In Episode 1 of our 7-part series on Democracy and the Media, Stu sat down with Valerie Lemmie of the Kettering Foundation to explore the current state of citizen engagement, the role that it plays in protecting Democracy, and how it has come under fire as the bombastic politics of the United States bleed over into the political mindsets of other nations.
We’re at a crucial juncture, she says, where we cannot ignore our civic obligations if we are to ensure a thriving democratic state. We must participate in the process.
Threats to Democracy
The freedoms of Democracy have come under heavy fire since the 2016 U.S. Presidential election and the resulting groundswell of opposition toward the institutions that have traditionally served as protectors of Constitutional rights.
The White House’s increasing inaccessibility to the press; the Russian election scandal; violence against lawmakers; media, policy, and opponents all under siege by the U.S. President along with America’s deep political divisions and distrust of government have all contributed to a rising fear that Western democracy is gasping for air.
In a Democracy citizens must protect three contested principles: popular sovereignty, autonomy, and equality. We also uphold three premises: deliberation, pluralism and reciprocity. —Historian James Kloppenberg
The threats to democracy aren’t just a North American phenomenon. Non-Governmental Organizations throughout the European Union are faced with mounting regulations and restrictions that are threatening their ability to function as protectors of this freedom.
NGOs inform citizens about matters of public interest, provide the public with channels through which they can speak to their political representatives between elections, and serve as accountability gatekeepers for lawmakers, to name only a few of their functions.
They are seeing an increase in smear campaigns, assaults against administrators, funding cuts, and regulatory increases, according to Israel Butler of Liberties EU.
All around the world, the tenants of democracy appear to be eroding. The solution begins, Lemmie told Stu, with citizen engagement.
Why do we need to engage in order to preserve Democracy?
The realities of human nature make citizen engagement necessary in order to protect the pluralism that is the basis for healthy democracy.
“Man’s capacity for justice makes democracy possible; but man’s inclination to injustice makes democracy necessary.” – Reinhold Niebuhr
Washington Post Opinion Columnist E.J. Dionee Jr. said in a column dated Dec. 27, 2017, that the greatest threat to democracy right now is our own indifference.
Plato worried about the ability of democracy to succeed thousands of years ago, that citizens would “live from day to day, indulging the pleasure of the moment.”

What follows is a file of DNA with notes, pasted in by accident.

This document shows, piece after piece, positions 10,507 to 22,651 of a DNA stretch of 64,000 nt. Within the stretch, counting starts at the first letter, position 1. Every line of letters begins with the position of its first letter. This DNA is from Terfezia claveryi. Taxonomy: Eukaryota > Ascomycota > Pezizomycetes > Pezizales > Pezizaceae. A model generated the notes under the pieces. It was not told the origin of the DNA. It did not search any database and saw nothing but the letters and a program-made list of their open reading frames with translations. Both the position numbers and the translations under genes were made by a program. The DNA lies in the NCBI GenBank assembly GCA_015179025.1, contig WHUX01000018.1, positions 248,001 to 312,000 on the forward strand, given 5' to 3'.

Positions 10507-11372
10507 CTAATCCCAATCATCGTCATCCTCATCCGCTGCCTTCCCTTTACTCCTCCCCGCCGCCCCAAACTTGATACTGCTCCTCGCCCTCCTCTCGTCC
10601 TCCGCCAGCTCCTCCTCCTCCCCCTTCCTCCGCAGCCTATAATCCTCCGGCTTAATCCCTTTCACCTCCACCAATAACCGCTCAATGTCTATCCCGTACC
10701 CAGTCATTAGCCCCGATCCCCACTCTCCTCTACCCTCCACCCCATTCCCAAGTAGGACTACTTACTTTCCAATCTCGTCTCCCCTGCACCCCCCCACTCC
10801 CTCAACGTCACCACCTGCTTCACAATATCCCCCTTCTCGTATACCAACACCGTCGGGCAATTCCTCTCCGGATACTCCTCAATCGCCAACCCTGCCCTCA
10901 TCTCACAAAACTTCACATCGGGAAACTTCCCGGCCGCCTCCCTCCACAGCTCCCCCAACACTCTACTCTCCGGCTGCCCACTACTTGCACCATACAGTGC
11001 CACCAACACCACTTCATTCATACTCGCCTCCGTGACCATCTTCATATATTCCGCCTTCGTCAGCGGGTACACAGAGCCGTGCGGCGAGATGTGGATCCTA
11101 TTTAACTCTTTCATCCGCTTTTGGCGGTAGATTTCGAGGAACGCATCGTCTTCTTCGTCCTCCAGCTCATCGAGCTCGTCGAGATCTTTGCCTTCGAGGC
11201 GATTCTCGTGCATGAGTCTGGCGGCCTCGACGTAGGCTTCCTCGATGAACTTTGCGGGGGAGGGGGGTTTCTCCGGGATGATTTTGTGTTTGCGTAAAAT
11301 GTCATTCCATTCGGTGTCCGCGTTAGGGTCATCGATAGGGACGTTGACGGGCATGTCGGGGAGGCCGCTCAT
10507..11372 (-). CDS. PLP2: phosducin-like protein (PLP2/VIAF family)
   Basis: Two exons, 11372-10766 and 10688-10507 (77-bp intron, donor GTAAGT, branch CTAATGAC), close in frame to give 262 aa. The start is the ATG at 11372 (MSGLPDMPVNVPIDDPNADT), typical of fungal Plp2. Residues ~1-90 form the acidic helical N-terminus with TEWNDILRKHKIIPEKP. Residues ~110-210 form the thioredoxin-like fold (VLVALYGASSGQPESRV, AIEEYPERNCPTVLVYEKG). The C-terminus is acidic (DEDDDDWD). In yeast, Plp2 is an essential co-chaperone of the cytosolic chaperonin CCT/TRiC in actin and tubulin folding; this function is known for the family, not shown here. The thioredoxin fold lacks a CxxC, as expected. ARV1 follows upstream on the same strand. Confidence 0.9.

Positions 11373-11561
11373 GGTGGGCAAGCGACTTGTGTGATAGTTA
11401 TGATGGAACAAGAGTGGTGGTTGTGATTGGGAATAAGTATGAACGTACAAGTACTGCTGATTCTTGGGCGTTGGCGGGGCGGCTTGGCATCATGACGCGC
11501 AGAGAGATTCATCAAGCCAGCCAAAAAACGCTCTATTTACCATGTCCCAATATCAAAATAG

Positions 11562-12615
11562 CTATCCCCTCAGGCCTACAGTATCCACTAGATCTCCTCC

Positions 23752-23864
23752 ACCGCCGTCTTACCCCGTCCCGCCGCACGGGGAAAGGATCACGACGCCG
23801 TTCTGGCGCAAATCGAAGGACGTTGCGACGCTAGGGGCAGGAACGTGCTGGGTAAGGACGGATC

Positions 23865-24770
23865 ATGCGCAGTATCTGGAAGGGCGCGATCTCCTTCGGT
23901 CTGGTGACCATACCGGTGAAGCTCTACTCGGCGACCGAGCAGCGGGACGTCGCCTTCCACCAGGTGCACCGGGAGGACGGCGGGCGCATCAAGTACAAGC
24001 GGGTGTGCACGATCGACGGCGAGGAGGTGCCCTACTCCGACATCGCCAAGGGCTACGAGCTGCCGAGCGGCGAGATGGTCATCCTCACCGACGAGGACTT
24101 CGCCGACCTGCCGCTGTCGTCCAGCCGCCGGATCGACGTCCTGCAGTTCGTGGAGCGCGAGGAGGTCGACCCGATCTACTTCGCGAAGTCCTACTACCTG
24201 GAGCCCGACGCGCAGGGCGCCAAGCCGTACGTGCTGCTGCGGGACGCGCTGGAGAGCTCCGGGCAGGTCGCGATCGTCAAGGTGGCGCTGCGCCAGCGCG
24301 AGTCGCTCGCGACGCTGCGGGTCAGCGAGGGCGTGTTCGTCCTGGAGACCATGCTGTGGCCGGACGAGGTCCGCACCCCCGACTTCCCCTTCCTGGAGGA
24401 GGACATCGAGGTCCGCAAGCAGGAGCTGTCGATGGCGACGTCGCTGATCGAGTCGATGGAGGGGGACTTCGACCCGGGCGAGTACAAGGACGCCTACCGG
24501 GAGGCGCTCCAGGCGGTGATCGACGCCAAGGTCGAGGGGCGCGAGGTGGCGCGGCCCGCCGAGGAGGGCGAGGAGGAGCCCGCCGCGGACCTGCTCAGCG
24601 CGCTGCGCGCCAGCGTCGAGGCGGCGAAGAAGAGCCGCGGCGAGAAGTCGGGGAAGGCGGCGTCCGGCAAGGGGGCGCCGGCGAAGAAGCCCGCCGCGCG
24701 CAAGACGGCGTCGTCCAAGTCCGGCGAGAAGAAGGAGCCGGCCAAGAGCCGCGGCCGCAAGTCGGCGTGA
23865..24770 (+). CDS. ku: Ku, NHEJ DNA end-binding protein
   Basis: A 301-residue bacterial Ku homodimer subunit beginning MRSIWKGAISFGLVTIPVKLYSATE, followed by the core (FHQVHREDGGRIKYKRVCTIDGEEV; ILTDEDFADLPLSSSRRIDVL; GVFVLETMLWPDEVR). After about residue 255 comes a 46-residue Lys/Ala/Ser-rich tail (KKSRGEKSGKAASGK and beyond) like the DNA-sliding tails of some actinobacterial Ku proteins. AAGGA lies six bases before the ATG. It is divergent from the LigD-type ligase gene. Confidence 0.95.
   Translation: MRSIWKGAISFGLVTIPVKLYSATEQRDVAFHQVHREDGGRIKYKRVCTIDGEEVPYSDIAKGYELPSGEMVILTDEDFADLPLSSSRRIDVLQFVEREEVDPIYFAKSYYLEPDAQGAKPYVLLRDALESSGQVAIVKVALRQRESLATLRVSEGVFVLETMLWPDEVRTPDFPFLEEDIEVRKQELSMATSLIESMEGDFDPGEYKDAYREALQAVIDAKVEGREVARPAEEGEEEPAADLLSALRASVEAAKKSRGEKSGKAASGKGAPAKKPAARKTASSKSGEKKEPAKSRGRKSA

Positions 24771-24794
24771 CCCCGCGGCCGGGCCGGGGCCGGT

It’s not a new concern, but one that Lemmie and others believe we must diligently watch in order to ensure citizen participation remains a vibrant part of the process.
Tyler Cowen, in his book “The Complacent Class,” states that Westerners no longer have a fire in their belly for the tenents of democracy and that North Americans no longer have goals and projects which they are working on together for the common good. Political parties with rapidly deteriorating bases and ideologies have been our fallback.
There is the distinct possibility that, in the next twenty years, we are going to find out far more about how the world really works than we ever wanted to know. As the mentality of the complacent class loses its grip, the subsequent changes in attitude will be part of an unavoidable and perhaps ultimately beneficial process of social, economic and legal transformation. – Tyler Cowen
What does this mean for democracies around the world? A shift in mindset is what many experts believe will happen.
Indeed, that may be what is taking place as a result of the political chaos.
The Observer declared 2017 the year complacency died.
And, policy influencers such as Valerie Lemmie see this period as motivation to begin to re-evaluate citizen-based government and how we engage with it.
One of the tools that Conversations That Matter is about to begin working with is PlaceSpeak. It’s an engagement platform created and managed by a team here in Vancouver, B.C. which elected officials, regional districts, and other organizations are using across North America to engage their citizens.
Look for the launch of this partnership later this winter.
What do you think? Leave your comments below and be a part of this ongoing dialogue on the role of participatory democracy.
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